Residents Collaborate to Cool Down Phoenix

The Problem

Illegal dumping, graffiti, and litter were discouraging investment and negatively impacting the quality of life in vulnerable Phoenix neighborhoods. Additionally, the city regularly faces temperatures exceeding 110 degrees, increasing the risk of heat stroke and other health problems for residents who use public transportation or have inadequate cooling in their homes.  

The Solution 

Through the Cities of Service Love Your Block program, Phoenix awarded mini-grants to community groups to address blight in their neighborhoods and worked with them to increase the tree canopy in the city to help reduce temperatures. Over the course of the program, the city also developed a service plan focused on neighborhood revitalization, resilience, literacy, and access to healthy foods and aligned the mini-grant program with the plan. 

The Results 

With support from Cities of Service and Love Your Block AmeriCorps members, Phoenix awarded 24 mini-grants to block clubs and neighborhood organizations. Nearly 2,000 volunteers participated in Love Your Block projects throughout the city. 

  • Residents cleaned up 91 parks and vacant lots, removing 60,000 pounds of litter. 
  • Community groups removed graffiti from 118 sites and installed 97 art displays.
  • Community members in the Triangle neighborhood cleaned up Hu-O-Te Park and installed a mural, working with Love Your Block AmeriCorps VISTA members to get paint and supplies.
  • The Urban Institute Love Your Block Study found that the project strengthened connections in the project area and created social capital for community members. Residents reported that they were more likely to look out for each other and felt a new sense of empowerment, reaching out to city officials for additional projects like installing a pedestrian crossing alert system at a dangerous crosswalk.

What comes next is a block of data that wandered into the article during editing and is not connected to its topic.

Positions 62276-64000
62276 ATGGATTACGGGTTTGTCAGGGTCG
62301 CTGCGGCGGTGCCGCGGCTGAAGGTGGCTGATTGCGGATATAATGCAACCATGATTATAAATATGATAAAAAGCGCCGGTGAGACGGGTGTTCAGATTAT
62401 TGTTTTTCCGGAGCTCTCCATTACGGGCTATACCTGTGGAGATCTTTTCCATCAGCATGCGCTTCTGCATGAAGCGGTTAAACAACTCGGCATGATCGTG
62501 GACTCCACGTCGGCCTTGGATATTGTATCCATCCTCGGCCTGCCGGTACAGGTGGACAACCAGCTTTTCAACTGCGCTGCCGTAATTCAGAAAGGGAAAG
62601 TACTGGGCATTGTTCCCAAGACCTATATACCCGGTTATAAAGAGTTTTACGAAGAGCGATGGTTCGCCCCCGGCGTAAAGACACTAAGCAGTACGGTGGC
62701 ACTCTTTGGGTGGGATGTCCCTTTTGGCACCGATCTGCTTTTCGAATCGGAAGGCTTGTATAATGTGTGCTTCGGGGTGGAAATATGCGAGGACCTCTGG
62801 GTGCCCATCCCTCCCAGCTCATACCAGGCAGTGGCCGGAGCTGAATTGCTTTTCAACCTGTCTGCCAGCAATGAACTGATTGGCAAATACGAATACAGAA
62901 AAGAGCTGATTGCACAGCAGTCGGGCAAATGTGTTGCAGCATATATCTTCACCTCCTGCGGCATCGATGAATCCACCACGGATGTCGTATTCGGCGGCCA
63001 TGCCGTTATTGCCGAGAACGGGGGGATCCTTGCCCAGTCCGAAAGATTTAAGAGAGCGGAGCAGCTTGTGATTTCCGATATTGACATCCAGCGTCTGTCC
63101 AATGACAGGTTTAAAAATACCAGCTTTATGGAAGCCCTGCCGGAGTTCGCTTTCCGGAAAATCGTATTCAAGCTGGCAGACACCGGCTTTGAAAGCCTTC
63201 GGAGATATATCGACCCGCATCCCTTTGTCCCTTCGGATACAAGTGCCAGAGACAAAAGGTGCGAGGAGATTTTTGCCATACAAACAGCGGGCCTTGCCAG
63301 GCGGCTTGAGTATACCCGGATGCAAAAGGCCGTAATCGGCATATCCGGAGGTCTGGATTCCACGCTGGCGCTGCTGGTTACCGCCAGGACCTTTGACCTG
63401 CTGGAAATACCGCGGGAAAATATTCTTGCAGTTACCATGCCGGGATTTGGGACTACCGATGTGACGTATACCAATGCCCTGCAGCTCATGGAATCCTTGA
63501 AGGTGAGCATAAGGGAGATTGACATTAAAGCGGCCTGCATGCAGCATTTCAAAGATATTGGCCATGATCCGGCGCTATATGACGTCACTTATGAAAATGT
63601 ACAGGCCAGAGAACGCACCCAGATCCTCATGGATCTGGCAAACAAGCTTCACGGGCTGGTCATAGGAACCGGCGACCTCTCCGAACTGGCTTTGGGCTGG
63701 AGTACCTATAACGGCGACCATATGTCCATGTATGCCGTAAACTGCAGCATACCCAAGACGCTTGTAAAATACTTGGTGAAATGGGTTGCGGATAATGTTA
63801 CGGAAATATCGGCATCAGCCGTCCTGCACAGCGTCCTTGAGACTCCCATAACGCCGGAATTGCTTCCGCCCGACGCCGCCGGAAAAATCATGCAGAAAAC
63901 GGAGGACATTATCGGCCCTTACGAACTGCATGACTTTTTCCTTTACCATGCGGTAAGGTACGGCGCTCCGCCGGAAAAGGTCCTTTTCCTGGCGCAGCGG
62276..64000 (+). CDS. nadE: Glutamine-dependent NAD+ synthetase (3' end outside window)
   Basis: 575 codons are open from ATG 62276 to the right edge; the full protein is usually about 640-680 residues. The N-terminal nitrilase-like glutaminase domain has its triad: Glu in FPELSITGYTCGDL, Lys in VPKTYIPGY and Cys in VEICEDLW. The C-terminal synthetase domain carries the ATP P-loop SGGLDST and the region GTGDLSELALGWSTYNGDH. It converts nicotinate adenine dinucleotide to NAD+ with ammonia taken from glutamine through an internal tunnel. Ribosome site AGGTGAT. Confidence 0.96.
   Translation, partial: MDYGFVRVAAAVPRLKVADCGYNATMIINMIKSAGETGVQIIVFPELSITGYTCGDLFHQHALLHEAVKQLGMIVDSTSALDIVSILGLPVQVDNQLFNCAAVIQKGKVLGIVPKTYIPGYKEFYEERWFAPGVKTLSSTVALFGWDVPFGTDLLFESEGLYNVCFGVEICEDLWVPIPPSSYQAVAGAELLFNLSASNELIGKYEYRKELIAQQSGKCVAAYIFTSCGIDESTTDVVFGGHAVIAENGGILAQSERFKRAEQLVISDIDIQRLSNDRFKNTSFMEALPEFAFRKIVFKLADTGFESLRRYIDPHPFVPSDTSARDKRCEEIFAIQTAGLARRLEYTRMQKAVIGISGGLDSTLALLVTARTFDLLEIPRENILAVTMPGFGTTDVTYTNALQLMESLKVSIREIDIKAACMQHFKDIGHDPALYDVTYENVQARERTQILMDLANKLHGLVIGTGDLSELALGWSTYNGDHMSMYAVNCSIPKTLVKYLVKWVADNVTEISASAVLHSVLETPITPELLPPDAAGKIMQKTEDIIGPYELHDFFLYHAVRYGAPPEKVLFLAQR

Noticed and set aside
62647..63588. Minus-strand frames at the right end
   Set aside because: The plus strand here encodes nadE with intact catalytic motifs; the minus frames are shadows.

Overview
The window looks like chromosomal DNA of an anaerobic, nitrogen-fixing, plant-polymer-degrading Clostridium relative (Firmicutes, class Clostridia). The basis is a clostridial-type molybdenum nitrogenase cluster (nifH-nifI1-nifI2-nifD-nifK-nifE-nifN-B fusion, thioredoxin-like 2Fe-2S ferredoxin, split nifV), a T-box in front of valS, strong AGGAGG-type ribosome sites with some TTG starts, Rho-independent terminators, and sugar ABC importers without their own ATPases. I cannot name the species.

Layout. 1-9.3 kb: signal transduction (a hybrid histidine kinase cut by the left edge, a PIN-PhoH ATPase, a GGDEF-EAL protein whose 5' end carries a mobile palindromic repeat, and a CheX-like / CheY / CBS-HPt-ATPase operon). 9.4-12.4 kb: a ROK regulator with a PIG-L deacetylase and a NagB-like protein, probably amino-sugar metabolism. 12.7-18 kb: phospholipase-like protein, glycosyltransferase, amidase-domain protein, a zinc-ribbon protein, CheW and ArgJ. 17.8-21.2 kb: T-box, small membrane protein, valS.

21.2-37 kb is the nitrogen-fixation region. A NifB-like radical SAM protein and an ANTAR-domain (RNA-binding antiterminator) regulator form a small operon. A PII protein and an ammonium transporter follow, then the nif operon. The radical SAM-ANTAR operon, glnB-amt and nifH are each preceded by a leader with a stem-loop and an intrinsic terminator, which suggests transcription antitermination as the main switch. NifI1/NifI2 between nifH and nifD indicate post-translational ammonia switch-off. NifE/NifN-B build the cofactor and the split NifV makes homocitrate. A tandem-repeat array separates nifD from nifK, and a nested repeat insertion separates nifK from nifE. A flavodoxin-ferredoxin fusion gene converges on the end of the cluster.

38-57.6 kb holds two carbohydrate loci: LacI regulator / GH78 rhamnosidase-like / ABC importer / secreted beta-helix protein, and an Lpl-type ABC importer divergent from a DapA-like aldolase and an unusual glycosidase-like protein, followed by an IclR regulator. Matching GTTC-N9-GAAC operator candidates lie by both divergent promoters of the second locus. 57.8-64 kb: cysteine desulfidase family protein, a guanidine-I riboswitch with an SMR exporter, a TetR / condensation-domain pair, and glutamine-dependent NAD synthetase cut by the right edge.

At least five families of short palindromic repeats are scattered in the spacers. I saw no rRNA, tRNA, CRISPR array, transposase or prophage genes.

• The city has connected with groups that represent residents from historically marginalized communities, such as People United Fight Back Neighborhood Association (PUFB). After the completion of PUFB’s first project planting desert-adapted plants in south Phoenix, the city asked the organization to participate in another tree-planting program. As a result, nearly 200 trees have been planted by volunteers throughout the neighborhood. 
  • The Love Your Block program is now a permanent part of the City of Phoenix Neighborhood Services Department, and the department created a nonprofit arm called Helping Phoenix Neighborhoods in order to facilitate fundraising and mini-grant disbursement. 
  • City officials reported that Love Your Block built bridges from city government to communities, which helps them work together on future projects and promotes ongoing dialogue. 
  • Phoenix successfully applied for $60,000 in funding to sustain the program as well as an additional AmeriCorps VISTA member. 


Keys to Success

Highly committed city staff and Cities of Service Love Your Block AmeriCorps VISTA members were intentional about connecting with other city departments, neighborhood residents, and partner organizations to increase their impact. 

  • The Love Your Block team in Phoenix reached out to non-English speaking and immigrant communities. For example, the city team partnered with the Mountain Park Health Center to reach members of the Somali community. They also made sure that all important Love Your Block documents were translated into Spanish. 
  • The city team created strong and sustained partnerships with organizations like Keep Phoenix Beautiful and Hands on Greater Phoenix, which helped them recruit volunteers in diverse communities and plan and implement projects. 
  • The city connected Love Your Block with Resilient PHX – another program funded by Cities of Service – to increase impact, specifically addressing the lack of shade in low-income communities. To date, the two teams are responsible for more than 300 trees being planted in Phoenix by citizen volunteers.
  • City staff leveraged over $100,000 in financial and in-kind resources during the three-year grant period. 

“[The LYB project] got everyone going, ‘Hey, we can do this? We can find grants and call the city and they’ll bring us tools?’ I didn’t know we could do that. I didn’t know the city would help bring us tools so we could do stuff. Because we did that [LYB] project, we learned that we have more resources than we thought.”

– Phoenix resident & Love Your Block volunteer